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Brain lesions at autopsy in older Japanese-American men as related to cognitive impairment and dementia in the final years of life: a summary report from the Honolulu-Asia aging study

Lon White
Journal of Alzheimer's Disease: JAD 2009, 18 (3): 713-25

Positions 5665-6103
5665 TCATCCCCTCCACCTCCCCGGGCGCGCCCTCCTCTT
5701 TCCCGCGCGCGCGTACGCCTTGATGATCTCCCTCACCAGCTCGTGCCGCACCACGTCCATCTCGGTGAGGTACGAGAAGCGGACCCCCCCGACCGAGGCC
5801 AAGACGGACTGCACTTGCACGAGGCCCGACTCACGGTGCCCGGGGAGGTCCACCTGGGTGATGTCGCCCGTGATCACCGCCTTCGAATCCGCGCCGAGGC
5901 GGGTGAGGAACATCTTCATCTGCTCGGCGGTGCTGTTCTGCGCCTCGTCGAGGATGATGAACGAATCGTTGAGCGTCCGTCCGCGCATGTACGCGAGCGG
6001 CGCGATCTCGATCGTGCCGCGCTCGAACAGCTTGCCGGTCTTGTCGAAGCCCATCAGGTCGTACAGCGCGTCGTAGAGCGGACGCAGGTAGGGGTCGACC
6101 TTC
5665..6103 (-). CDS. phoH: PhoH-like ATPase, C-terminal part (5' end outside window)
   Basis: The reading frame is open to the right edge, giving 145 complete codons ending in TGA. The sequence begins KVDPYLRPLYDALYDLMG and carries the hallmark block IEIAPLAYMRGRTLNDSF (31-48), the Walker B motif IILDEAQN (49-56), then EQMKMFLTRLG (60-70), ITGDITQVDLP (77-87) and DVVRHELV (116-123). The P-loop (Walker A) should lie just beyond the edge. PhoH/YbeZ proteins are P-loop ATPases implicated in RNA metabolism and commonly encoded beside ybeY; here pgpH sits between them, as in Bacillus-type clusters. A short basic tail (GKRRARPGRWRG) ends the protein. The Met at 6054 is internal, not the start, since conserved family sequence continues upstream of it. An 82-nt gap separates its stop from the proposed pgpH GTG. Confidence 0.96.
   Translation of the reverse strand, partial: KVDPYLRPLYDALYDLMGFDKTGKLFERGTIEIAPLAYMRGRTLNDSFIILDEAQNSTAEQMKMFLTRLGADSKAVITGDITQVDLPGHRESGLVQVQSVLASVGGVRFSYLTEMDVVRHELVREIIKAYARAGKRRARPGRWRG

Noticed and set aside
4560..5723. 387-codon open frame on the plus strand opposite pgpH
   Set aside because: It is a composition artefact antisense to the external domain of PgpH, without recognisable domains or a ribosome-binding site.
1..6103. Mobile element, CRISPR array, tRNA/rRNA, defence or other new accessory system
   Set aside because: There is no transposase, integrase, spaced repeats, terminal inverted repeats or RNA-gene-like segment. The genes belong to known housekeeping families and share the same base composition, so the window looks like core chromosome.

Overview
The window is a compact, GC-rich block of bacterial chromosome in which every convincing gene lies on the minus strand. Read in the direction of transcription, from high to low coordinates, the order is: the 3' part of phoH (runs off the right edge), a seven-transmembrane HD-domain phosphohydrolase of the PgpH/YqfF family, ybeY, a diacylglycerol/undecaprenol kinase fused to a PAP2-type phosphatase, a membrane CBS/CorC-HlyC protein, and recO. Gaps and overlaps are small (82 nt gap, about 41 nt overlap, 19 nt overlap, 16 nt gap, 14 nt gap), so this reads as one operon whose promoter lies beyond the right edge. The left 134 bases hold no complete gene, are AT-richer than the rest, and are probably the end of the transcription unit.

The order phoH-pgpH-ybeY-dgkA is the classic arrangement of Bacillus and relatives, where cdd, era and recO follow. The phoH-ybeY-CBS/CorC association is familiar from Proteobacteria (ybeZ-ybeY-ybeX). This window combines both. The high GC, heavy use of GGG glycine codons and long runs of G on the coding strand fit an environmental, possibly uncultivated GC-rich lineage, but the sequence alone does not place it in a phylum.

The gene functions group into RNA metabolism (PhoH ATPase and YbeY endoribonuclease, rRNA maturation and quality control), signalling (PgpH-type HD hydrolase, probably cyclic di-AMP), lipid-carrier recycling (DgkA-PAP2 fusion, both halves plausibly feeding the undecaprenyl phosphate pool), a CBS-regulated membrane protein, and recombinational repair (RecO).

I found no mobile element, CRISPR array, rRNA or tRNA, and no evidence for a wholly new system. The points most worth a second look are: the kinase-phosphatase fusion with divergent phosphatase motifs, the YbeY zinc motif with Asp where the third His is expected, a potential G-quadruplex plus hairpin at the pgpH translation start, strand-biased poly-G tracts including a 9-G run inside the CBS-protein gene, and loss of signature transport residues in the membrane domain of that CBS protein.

This report summarizes findings from 443 autopsies on Japanese-American men followed as active participants in the Honolulu-Asia Aging Study from 1991 through 2003. Five distinct neuropathological lesion types were found to have strong, partially, or completely independent associations with cognitive impairment and/or dementia in the final years of life. They were: Alzheimer lesions (neocortical neurofibrillary tangles and neuritic plaques), microvascular infarcts (microinfarcts and lacunar infarcts), neocortical Lewy bodies, hippocampal sclerosis, and generalized brain atrophy. Atrophy was strongly associated with both Alzheimer lesions and microvascular infarcts, but was also observed in decedents with negligible levels of these and the other lesions. About half of the hippocampal sclerosis cases appeared to be linked to Alzheimer lesions. A weak association of hippocampal sclerosis with microvascular infarcts was also noted. Comparable 3-level indices were defined for each of the five lesion types to facilitate comparisons of associations with cognitive impairment and dementia. Multiple combinations of the five lesion types were observed. The development of dementia in the final years of life was more closely correlated with their combined numbers and severities than with specific lesion types. In this autopsy panel, microvascular infarcts were identified as the sole or dominant lesion in 33.8% of the demented or definitely impaired decedents, compared with Alzheimer lesions in 18.6% and co-dominant lesions (most often Alzheimer and microvascular) in 14.2%. These or one or more of the other lesion types were observed in 87.9% of the demented or definitely impaired decedents.

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